Our home galaxy, the Milky Way, is a vast collection of hundreds of billions of stars. And the population is growing. On average, the galaxy adds a few new stars every year.
Across the universe, though, the rate of star formation has slowed down by a good bit since the first era of starbirth. And it will continue to slow in the coming eons as the raw materials for making stars are used up.
Stars are born from giant clouds of hydrogen and other elements. Nuclear reactions in the cores of the stars “fuse” the hydrogen atoms to make helium, which in turn is fused to make even heavier elements. This process uses up the hydrogen. In fact, it’s dropped from about 75 percent of the total mass of the universe just after the Big Bang, to about 73 percent today.
That still leaves a lot of hydrogen. But it’s much harder to gather it up to make new stars. Much of it is already locked up in stars, so there’s not as much available for the big gas clouds that give birth to stars. In fact, some galaxies have already used up almost all of their supplies.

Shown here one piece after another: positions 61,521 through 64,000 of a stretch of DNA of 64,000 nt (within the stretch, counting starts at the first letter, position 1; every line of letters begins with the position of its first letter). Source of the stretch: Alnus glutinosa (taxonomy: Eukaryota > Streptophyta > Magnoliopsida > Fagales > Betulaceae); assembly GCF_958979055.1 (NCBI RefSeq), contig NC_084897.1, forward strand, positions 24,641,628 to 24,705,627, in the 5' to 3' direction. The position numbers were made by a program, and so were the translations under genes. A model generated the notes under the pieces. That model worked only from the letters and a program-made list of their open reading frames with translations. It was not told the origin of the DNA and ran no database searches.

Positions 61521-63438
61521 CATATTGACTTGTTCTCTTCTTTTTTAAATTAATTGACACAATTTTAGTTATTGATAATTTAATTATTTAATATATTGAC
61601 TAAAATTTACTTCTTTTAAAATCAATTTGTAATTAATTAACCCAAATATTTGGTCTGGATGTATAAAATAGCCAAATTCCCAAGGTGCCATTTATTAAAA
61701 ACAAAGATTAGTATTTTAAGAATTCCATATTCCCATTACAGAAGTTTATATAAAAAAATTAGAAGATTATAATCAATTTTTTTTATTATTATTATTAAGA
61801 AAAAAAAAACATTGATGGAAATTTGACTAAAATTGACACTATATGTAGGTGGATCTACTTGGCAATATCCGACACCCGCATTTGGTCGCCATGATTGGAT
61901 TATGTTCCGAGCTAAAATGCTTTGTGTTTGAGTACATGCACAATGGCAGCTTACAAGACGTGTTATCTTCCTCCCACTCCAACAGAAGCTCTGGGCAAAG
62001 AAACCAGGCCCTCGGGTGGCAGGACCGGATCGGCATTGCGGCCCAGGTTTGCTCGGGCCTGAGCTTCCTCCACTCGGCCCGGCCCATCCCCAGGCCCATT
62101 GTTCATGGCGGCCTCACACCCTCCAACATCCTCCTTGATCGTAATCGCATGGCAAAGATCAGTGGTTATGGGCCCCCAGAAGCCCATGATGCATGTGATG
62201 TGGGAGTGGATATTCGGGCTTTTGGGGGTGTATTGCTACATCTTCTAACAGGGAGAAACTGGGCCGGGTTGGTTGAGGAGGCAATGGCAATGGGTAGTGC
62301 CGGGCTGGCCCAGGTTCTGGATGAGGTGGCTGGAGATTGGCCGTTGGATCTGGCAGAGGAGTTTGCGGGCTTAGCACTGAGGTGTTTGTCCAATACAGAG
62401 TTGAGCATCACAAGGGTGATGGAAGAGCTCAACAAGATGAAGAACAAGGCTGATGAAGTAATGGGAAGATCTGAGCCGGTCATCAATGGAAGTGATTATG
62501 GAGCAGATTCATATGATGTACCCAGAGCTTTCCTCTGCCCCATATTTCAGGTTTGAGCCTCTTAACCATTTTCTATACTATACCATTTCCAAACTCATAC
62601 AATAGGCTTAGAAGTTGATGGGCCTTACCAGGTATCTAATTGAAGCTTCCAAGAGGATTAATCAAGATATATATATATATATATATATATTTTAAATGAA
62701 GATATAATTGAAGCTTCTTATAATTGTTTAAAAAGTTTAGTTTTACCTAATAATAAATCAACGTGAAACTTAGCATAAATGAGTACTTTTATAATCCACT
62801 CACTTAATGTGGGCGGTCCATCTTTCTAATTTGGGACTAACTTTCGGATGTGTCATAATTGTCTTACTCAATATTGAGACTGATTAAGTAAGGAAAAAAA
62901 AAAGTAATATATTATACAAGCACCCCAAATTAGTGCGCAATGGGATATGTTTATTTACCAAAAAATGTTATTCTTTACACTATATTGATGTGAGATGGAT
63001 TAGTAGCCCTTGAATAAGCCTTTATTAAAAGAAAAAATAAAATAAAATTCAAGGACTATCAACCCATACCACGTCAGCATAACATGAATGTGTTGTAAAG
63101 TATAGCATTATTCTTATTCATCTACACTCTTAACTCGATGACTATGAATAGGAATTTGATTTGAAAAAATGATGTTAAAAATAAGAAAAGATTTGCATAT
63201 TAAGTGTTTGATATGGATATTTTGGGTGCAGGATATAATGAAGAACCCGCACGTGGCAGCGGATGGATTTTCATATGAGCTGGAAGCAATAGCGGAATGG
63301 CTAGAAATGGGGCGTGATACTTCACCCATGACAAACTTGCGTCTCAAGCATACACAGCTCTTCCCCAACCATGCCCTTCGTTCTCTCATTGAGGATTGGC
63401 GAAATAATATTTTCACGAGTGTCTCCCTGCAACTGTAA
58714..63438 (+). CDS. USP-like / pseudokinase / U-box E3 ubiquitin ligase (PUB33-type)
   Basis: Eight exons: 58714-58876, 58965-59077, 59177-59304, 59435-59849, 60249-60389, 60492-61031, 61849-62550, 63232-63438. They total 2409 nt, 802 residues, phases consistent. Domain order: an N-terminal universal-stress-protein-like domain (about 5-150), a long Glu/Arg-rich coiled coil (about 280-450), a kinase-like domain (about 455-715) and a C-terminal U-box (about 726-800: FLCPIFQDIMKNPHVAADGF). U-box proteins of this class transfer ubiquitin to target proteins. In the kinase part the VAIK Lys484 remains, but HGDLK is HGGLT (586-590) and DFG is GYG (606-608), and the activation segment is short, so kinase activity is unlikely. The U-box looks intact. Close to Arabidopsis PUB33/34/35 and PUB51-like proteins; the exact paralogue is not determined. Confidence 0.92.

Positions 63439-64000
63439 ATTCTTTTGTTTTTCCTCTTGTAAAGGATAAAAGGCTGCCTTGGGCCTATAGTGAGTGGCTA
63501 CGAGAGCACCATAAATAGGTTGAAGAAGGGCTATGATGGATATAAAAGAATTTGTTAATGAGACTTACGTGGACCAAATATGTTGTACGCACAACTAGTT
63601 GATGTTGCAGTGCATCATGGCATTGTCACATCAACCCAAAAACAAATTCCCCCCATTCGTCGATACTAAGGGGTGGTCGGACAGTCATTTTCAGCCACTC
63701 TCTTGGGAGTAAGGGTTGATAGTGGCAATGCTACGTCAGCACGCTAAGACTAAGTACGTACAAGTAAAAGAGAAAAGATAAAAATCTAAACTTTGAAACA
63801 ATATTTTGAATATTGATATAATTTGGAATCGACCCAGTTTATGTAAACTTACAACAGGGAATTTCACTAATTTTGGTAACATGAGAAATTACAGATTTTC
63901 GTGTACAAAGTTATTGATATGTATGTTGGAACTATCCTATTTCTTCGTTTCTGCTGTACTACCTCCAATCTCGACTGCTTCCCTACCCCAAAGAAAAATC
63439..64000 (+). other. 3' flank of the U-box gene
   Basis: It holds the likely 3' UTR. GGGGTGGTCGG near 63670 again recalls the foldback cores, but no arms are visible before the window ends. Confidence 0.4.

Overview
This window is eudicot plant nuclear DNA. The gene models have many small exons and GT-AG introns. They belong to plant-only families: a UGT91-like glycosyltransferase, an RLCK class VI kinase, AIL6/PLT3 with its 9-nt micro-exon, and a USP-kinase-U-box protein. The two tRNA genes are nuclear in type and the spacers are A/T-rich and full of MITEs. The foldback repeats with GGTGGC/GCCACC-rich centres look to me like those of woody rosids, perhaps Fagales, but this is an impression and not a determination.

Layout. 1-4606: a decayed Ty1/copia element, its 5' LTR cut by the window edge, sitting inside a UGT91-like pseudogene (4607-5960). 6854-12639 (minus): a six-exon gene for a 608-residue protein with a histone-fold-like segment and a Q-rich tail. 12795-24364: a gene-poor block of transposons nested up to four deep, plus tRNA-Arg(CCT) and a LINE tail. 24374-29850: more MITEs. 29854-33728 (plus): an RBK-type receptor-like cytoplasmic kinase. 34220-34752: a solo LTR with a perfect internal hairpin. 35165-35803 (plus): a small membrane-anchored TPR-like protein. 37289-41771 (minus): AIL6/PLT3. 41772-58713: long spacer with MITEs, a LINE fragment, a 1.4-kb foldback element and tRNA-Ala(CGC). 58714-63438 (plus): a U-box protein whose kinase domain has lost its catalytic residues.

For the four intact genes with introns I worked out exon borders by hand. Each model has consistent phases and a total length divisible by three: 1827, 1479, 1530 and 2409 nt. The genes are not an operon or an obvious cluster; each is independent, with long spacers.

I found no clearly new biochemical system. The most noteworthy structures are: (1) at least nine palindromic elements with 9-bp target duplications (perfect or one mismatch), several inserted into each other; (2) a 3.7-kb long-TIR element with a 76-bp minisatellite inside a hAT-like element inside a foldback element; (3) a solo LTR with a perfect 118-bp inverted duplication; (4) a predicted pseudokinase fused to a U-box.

There’s still enough in gas-rich galaxies like the Milky Way to keep making stars for many, many billions of years. Eventually, though, almost all of the hydrogen will be incorporated into stars. And the little free hydrogen that remains will be so widely spread that there won’t be enough to coalesce to make more stars — and the stellar nurseries will go quiet.
Script by Damond Benningfield